• Ongoing care. Over time, employees may develop chronic conditions as a result of their occupation that require ongoing treatment. Physical therapy for a long-term back injury or carpal tunnel syndrome is an example of ongoing care.
  • Lost wages. After his or her workplace incident, your employee may be out of work for several weeks or months, leading to potential financial trauma. Workers’ comp can cover your employee’s lost wages so they can focus on improving their physical health.
  • Funeral expenses. If the unthinkable happens and one of your employees passes away due to a work-related incident, workers’ comp can cover funeral costs and provide other death benefits to the employee’s family.

Injuries often covered by workers’ comp insurance:

  • Repetitive stress (back) injuries
  • Carpal tunnel syndrome
  • Sprains and fractures from slips or falls
  • Injuries sustained in work-related car accidents
  • Illnesses caused by environmental factors sustained at the workplace

Note that some employees may be ineligible for workers’ comp benefits based on the details of the incidents in question. If an employee was found to be consuming alcohol or other intoxicating substances, their claim may be rejected. Likewise, they might lose benefits if they were found to be disregarding the law or company policy during the time of the incident.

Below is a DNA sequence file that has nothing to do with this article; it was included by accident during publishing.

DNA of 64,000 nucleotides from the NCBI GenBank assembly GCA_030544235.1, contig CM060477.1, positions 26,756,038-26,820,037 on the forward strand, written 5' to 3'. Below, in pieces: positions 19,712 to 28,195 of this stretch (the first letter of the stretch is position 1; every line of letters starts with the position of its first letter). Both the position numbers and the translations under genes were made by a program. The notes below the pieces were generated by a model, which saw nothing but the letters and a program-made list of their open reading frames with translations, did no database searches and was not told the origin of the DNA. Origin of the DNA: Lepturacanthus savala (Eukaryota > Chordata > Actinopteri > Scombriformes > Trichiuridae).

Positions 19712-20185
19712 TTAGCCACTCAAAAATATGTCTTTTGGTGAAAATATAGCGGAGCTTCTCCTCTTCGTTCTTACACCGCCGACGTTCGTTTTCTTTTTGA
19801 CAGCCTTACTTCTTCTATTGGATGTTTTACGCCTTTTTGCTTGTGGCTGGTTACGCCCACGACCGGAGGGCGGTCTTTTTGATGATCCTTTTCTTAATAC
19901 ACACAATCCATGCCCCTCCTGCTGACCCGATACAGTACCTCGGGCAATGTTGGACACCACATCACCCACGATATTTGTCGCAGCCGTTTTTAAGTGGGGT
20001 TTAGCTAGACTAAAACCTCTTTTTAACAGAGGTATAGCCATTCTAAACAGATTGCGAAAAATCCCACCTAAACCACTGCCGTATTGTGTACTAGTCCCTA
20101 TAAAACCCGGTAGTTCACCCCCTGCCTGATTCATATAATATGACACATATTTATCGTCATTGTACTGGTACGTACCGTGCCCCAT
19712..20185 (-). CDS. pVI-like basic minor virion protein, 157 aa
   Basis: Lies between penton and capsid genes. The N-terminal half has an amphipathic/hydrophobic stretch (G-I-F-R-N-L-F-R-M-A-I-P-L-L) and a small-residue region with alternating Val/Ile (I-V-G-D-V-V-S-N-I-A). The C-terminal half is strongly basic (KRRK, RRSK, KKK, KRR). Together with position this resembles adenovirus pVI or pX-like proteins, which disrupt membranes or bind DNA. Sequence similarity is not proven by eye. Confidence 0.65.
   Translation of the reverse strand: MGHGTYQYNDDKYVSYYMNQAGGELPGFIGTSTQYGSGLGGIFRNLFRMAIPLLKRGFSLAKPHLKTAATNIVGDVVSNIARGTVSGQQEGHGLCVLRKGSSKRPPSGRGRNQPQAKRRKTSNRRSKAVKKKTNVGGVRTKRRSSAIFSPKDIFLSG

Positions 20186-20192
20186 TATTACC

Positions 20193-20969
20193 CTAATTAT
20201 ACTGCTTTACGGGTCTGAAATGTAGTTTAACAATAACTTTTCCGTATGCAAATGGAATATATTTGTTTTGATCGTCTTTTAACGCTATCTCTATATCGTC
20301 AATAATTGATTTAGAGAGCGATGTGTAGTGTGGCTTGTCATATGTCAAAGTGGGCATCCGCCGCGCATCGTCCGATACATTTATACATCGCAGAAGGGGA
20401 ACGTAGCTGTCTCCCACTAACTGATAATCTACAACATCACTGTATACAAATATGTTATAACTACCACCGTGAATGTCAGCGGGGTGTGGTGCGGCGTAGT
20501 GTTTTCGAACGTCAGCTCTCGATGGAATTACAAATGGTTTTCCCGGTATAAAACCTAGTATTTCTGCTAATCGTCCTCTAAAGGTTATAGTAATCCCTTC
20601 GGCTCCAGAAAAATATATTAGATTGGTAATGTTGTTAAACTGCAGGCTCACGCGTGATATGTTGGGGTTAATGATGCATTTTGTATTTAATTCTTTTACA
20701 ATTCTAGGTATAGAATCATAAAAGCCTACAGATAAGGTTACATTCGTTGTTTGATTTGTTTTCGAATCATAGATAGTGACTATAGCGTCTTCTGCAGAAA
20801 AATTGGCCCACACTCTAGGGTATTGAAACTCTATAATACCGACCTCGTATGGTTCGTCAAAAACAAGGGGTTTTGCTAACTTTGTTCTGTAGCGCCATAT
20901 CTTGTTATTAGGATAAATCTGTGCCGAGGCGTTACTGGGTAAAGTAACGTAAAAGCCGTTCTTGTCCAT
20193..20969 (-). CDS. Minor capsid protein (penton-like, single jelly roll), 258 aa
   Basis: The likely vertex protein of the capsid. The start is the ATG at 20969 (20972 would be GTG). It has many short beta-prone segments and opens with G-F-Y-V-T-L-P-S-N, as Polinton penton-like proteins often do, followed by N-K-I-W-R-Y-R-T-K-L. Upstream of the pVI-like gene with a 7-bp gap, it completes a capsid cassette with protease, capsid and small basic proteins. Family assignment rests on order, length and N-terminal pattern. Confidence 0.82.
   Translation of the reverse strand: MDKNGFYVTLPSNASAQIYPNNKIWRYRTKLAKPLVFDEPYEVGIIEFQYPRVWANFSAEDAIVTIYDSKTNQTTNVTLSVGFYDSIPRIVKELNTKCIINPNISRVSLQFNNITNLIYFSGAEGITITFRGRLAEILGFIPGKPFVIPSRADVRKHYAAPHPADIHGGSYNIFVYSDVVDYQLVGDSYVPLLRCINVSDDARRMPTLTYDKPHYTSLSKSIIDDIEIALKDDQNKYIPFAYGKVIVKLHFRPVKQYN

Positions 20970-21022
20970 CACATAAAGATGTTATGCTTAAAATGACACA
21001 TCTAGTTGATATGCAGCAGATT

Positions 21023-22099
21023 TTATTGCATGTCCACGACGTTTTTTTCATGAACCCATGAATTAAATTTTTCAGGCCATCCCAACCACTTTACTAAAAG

The workers’ comp process

In practice, there are two main ways that workers’ compensation grants benefits to employees who need to use it:

  • Through approved claims
  • As a result of settlements

Let’s discuss how each of these works in further detail.

The most straightforward option—the one workers’ comp is designed for—involves employees filing a claim.

How to file a workers’ comp claim

Following a workplace injury, the injured employee is responsible for these next steps:

  1. Seeking out healthcare – The employee must seek out healthcare in a timely manner respective to the incident that caused injury. Delays can pose risks to both successful recovery and eligibility for medical benefits. Doctors’ or medical professionals’ reports are used to substantiate the insurance claim for the injured worker.
  2. Filing the claim itself – Once the employee has received medical attention for the work-induced condition, the employer must provide all relevant filing information to the employee. The employee themselves must file a claim with the insurance carrier, and the exact paperwork required can vary by state.